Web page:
As job-seeker Shantel Moore waited in line to speak with a recruiter for JPMorgan Chase last night at a Downtown Brooklyn job fair, she represented a potential second-generation employee at the bank. Her father is retired from Chase, and she’d like to become a web developer for the company. “They’ve been good to my family and I have experience in finance” as well as fresh training, she said. Moore, 31, had just completed a 17-week immersive course in web development at General Assembly, the tech-education firm, so she felt confident about her chances.
She is probably justified. Technologists are in high demand, increasingly so in Brooklyn. Meeting applicants at the head of the line was Kimberly Polony, a Chase vice president who recruits tech prospects. She said the company currently employs 1,700 technologists at its Metrotech Center hub and wants to hire 300 more in the near future. But Chase has many rivals for those recruits. “It’s very competitive. That’s why we’re here,” she told The Bridge. Overall, Chase has more than 44,000 technologists at 13 hubs around the world.
The job fair, called NET/WORK Brooklyn 2017, was the first of its kind hosted by Technical.ly Brooklyn, the local division of the media chain headquartered in Philadelphia. “Not your average job fair,” observed Zack Seward, Technical.ly’s editor in chief, as he stood among video games, robotic demonstrations and free snacks. “It’s supposed to be fun. The idea is that local journalism is moving into the service space,” making connections between readers, companies and job seekers. A happy hour was scheduled to wrap up the event.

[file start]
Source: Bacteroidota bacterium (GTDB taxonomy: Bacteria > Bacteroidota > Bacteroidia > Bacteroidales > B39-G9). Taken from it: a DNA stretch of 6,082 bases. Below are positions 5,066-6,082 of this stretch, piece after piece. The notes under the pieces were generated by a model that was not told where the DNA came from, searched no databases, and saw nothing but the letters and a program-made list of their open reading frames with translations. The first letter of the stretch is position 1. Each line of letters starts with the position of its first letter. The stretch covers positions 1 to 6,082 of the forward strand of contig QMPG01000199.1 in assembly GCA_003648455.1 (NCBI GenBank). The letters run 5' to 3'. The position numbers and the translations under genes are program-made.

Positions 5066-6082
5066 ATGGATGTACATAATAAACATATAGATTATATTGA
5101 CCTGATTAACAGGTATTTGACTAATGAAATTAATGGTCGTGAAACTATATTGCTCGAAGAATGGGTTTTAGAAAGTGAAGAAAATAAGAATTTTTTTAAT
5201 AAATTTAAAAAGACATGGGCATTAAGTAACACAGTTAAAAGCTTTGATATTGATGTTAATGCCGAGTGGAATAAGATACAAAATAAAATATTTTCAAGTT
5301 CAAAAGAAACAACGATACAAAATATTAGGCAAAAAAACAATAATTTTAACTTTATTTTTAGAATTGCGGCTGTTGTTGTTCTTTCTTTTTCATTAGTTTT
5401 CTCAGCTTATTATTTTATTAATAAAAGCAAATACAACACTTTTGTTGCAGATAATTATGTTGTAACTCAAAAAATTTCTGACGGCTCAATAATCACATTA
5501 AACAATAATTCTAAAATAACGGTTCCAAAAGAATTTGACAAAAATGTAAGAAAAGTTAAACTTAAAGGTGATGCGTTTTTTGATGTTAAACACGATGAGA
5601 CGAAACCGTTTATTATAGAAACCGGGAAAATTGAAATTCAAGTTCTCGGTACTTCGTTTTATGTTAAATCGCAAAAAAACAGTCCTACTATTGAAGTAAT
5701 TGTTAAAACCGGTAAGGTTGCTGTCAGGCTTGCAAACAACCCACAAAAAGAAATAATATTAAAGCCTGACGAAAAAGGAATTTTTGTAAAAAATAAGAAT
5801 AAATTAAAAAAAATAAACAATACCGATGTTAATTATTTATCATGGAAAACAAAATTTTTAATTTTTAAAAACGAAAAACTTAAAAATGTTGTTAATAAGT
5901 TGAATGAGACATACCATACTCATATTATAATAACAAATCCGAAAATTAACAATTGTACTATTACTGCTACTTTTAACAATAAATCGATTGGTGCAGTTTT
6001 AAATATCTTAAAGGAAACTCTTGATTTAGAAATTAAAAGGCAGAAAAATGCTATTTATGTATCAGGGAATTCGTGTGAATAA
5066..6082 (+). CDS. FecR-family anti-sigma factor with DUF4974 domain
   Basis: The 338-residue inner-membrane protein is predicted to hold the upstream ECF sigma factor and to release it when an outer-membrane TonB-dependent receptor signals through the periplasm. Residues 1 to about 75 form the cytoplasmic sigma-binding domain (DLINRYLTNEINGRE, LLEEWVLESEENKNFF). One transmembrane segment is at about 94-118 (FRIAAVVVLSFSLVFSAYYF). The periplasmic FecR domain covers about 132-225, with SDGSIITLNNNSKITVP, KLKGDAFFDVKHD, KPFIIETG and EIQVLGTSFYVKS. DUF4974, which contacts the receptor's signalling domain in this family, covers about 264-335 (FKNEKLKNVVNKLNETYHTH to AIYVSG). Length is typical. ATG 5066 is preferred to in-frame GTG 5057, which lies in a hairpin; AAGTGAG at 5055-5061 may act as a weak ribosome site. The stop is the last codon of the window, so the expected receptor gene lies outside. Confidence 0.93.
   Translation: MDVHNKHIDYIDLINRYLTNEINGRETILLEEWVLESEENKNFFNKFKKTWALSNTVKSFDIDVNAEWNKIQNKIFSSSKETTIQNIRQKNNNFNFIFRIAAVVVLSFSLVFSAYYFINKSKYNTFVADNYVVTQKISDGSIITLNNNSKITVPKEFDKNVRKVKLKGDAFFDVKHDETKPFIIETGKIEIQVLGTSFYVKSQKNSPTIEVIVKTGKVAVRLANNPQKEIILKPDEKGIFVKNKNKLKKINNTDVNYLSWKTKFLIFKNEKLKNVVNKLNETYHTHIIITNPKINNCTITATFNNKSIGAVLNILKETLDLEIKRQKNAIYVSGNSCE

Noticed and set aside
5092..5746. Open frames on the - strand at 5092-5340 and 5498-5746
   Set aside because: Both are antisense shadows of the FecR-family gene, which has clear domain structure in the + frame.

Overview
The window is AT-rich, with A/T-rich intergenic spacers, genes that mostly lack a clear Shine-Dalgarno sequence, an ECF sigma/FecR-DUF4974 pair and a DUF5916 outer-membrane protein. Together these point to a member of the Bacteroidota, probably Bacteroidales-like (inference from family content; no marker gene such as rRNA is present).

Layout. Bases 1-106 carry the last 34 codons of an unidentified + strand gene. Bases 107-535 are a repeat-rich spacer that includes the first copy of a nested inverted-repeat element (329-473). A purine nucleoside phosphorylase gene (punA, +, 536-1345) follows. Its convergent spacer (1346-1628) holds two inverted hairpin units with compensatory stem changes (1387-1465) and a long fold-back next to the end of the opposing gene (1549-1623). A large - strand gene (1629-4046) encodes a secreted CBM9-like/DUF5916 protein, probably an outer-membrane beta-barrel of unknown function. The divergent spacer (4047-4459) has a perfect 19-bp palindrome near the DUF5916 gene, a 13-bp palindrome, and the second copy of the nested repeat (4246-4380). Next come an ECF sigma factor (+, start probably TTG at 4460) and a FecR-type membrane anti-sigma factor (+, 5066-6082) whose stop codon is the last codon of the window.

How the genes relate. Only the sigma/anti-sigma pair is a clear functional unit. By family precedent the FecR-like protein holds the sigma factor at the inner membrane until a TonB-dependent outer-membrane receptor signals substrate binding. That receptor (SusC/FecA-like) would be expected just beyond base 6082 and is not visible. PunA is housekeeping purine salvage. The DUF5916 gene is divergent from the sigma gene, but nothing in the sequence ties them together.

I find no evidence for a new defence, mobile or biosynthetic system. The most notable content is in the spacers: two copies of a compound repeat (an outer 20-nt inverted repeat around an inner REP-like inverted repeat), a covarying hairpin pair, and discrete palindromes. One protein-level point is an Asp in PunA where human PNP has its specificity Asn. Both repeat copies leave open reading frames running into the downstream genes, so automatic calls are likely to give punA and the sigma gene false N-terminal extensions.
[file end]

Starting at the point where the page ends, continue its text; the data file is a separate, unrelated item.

At the NET/WORK fair, hosted at CoLab-Factory on Dekalb Avenue, 14 companies recruited among about 150 job seekers. Many of those were recent graduates of tech-training academies in the city. Iliass Sabillah, 32, of Bayside, Queens, was looking for a junior coding position. His friend Luis Carbajal, 28, of Manhattan, had been trained as a full-stack developer (a generalist) but wants to move into a specialized role as a front-end expert. “If they know you can do everything, they make you do everything,” he said. Both had just graduated from a 10-month coding program run by the Coalition for Queens in Long Island City.
Not all the jobs were purely tech-oriented. Sama Jashnani, co-founder of Down to Dash, a network that helps college students organize their activities, was recruiting prospects trained in social media, marketing and public relations. The applicants she meets tend to be quite savvy in the kinds of media they’ll be dealing with, Jashnani said. “Two out of three, I can see actually working for us. This culture gets the app and believes in it.”
Technology Is Pervasive
Yet technology can now be found at the heart of nearly every field. Cox Automotive, based in Lake Success, NY, was posting a job for a software engineer to work on Dealertrack, a software platform for auto dealers. Brooklyn Robot Foundry, a rapidly growing educational firm with locations in Brooklyn and Manhattan, is looking for assistant teachers for their classes on how to build your own robots and gadgets.
For job seekers whose skills don’t yet match what the recruiters want, several training programs were on hand to tout their classes. Dev Bootcamp offers immersive software-development programs at campuses in six U.S. cities, including New York. Nicole Drummond, a career development coach with the company, says her role is to make sure graduates find employment. One strategy is to persuade companies to offer apprenticeships, which typically provide workers with a longer commitment and better pay than internships do.
Mark Wiltshire, a community-engagement associate, was at the fair representing Per Scholas, an IT-training nonprofit that was launched in 1995 in the South Bronx to close the digital divide and now has offices in Brooklyn, Atlanta, Dallas and other cities. Per Scholas accepts recruits with no tech experience who are 18 and over with a high-school equivalent degree. The job-placement rate is 80%, Wiltshire said, and the program’s website says the typical student’s income jumps from $7,000 before training to $30,000 or more after they graduate.